US Publisher: Wm. Morrow, 1950


		Round the Bend
First issue date: 1951
Genre/Series: Novel
Publisher: Heinemann, London
Synopsis: Tale of the early days of flying, from the flying circus to a small commercial airline, and of an aero-mechanic whose concientious way of working and living led to a cult following,
Notes:
US Title (If different): As UK
US Publisher: Wm. Morrow, 1951


		The Far Country
First issue date: 1952
Genre/Series: Novel
Publisher: Heinemann, London
Synopsis: A 'new Australian' immigrant Czech doctor working as a lumberman is called on to operate on two men in an emergency. Helped by an English girl they save one life but are then accused of manslaughter of the other,
Notes:
US Title (If different): As UK
US Publisher: Wm. Morrow, 1952


		In the Wet
First issue date: 1953
Genre/Series: Novel
Publisher: Heinemann, London
Synopsis: The wet season in Australia and a strange tale of a sight of the future via dreams by a priest ministering to a dying man under the pain relieving influence of opium.
Notes:
US Title (If different): As UK
US Publisher: Wm. Morrow, 1953


		Slide Rule
First issue date: 1954
Genre/Series: Autobiography
Publisher: Heinemann, London
Synopsis: Subtitled 'The Autobiography of an Engineer', an account of his life and work.
Notes: Both hardback and paperback editions (Pan Books, 1968) illustrated with photos.,
US Title (If different): As UK
US Publisher: Wm. Morrow, 1954


		Requiem for a Wren
First issue date: 1955
Genre/Series: Novel
Publisher: Heinemann, London
Synopsis: The story of a Wren on armament duties for the impending invasion of 1944, her fiancee, an Australian Royal Marine on mine clearance of the proposed invasion beaches and his brother, an RAF pilot.
Notes:
US Title (If different): The Breaking Wave
US Publisher: Wm. Morrow, 1955


		Beyond the Black Stump
First issue date: 1956
Genre/Series: Novel
Publisher: Heinemann, London
Synopsis: The clash of cultures when an American oil drilling team set up an exploration well in the sheep farming country of Australia
Notes:
US Title (If different): As UK
US Publisher: Wm. Morrow, 1956


		On the Beach
First issue date: 1957
Genre/Series: Novel
Publisher: Heinemann, London
Synopsis: A futuristic tale of the aftermath of a nuclear war when Australia finds itself one of the few remaining centres of population.
Notes:
US Title (If different): As UK
US Publisher: Wm. Morrow, 1957


		The Rainbow and the Rose
First issue date: 1958
Genre/Series: Novel
Publisher: Heinemann, London
Synopsis: A flying rescue story set in Tasmania with dream flashback sequences re-telling the life of the crash victim and his potential rescuer.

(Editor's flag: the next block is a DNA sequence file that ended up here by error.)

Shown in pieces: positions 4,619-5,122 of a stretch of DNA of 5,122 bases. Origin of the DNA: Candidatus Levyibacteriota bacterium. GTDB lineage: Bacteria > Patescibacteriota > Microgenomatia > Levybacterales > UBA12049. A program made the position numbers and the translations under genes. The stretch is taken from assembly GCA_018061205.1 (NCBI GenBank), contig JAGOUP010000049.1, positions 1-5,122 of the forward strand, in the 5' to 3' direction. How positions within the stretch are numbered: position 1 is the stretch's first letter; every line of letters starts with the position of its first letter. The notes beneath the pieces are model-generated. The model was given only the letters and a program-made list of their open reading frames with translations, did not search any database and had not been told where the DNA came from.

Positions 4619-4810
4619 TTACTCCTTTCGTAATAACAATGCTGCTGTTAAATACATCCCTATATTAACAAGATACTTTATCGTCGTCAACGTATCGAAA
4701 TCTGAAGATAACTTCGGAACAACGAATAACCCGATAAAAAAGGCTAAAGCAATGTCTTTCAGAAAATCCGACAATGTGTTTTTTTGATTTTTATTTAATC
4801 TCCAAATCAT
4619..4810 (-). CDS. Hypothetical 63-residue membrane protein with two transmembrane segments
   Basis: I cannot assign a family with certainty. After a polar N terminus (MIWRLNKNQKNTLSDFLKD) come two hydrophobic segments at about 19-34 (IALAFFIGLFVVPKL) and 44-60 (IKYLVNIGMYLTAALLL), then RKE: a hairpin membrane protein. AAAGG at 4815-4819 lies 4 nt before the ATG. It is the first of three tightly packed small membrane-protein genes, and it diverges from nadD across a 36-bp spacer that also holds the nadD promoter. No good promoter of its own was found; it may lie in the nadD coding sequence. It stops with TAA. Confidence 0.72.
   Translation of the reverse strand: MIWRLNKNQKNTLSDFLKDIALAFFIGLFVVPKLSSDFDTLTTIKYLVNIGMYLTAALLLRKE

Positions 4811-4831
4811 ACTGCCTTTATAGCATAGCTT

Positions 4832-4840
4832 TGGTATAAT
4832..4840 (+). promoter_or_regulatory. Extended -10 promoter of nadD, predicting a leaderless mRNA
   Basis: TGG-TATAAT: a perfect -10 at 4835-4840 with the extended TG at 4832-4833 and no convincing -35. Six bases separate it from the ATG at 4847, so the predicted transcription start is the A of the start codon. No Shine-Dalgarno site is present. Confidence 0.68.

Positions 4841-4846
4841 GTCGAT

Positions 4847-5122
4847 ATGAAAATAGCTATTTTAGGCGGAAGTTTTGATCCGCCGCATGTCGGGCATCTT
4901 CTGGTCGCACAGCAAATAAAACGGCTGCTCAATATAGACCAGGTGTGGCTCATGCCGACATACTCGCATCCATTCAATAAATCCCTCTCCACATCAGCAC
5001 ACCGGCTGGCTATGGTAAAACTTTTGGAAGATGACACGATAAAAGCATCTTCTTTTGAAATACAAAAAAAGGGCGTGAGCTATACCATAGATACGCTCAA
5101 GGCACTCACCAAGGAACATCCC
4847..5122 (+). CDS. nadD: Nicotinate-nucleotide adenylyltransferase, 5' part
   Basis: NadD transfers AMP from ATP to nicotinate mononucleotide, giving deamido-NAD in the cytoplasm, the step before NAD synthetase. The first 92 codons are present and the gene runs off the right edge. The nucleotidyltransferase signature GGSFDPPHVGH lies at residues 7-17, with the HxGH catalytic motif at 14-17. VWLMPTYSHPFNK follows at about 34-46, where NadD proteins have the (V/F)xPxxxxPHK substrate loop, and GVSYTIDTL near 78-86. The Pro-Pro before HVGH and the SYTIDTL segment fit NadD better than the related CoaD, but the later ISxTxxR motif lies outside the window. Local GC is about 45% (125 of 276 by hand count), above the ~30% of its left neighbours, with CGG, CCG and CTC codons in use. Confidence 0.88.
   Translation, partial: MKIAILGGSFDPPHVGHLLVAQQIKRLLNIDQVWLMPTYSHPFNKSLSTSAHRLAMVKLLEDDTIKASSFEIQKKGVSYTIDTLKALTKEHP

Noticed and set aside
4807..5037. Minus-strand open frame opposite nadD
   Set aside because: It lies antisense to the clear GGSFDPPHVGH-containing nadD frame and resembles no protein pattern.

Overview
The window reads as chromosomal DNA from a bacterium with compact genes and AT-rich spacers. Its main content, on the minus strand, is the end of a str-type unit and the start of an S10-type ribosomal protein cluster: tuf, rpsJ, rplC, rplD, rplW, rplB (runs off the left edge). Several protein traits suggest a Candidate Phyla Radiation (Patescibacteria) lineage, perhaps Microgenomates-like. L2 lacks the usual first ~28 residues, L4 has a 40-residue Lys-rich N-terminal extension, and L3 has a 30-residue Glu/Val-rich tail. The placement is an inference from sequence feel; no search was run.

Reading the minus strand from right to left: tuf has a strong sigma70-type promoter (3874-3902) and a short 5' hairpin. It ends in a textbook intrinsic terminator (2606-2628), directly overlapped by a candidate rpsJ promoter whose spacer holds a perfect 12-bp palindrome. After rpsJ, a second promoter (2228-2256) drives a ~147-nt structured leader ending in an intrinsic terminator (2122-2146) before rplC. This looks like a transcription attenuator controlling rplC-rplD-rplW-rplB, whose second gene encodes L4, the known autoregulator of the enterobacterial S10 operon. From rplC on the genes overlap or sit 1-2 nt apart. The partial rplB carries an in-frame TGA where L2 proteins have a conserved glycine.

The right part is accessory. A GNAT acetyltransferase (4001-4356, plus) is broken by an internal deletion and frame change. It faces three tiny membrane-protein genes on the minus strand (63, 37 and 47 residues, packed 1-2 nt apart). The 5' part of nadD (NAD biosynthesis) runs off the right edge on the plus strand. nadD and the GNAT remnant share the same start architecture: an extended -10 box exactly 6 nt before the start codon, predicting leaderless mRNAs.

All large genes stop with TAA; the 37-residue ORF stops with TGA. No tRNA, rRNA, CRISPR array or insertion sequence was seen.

Notes:
US Title (If different): As UK
US Publisher: Wm. Morrow, 1958


		Trustee from the Toolroom
First issue date: 1960
Genre/Series: Novel
Publisher: Heinemann, London
Synopsis: After the death of his sister and brother-in-law, a modelling engineer and trustee for his niece journeys to the Pacific to protect her inheritance.
Notes:
US Title (If different): As UK
US Publisher: Wm. Morrow, 1960


		Stephen Morris
First issue date: 1961
Genre/Series: Two novelettes
Publisher: Heinemann, London
Synopsis: Two short novels linked with the same main character, Stephen Morris, and themes of flying and sailing.
Notes: Published after Shute's death
US Title (If different): As UK
US Publisher: Wm. Morrow, 1961


Associated works


		The Secret War 1939-45 by Gerald Pawle
First issue date: 1956
Genre/Series: WW2 non-fiction
Publisher: Harrap, London
Synopsis: A history of the Royal Navy's 'Department of Miscellaneous Weapons Development' at the Admiralty during WW2, which examined and tested ideas for a variety of weapons and aids to warfare, producing successes like the Hedgehog weapon thrower and the Mulberry Harbour and also failures such as the Panjandrum,
Notes: Lt. Cdr. Nevil Shute Norway was a member of the Department and wrote the foreword to the book,
US Title (If different):
US Publisher:


Airspeed Aircraft since 1931 by H. A. Taylor
First issue date: 1970
Genre/Series: Aviation history
Publisher: Putnam, London
Synopsis:
Notes: A detailed history of the aircraft produced by Airspeed Ltd., the company of which Nevil Shute Norway was one of the founders.
US Title (If different):
US Publisher:


Airspeed by D. H. Middleton
First issue date: 1980
Genre/Series: Aviation history
Publisher: Terence Dalton, Lavenham, Suffolk
Synopsis:
Notes: A history of the company and those who worked at Airspeed Ltd, co-founded by Nevil Shute Norway.
US Title (If different):
US Publisher: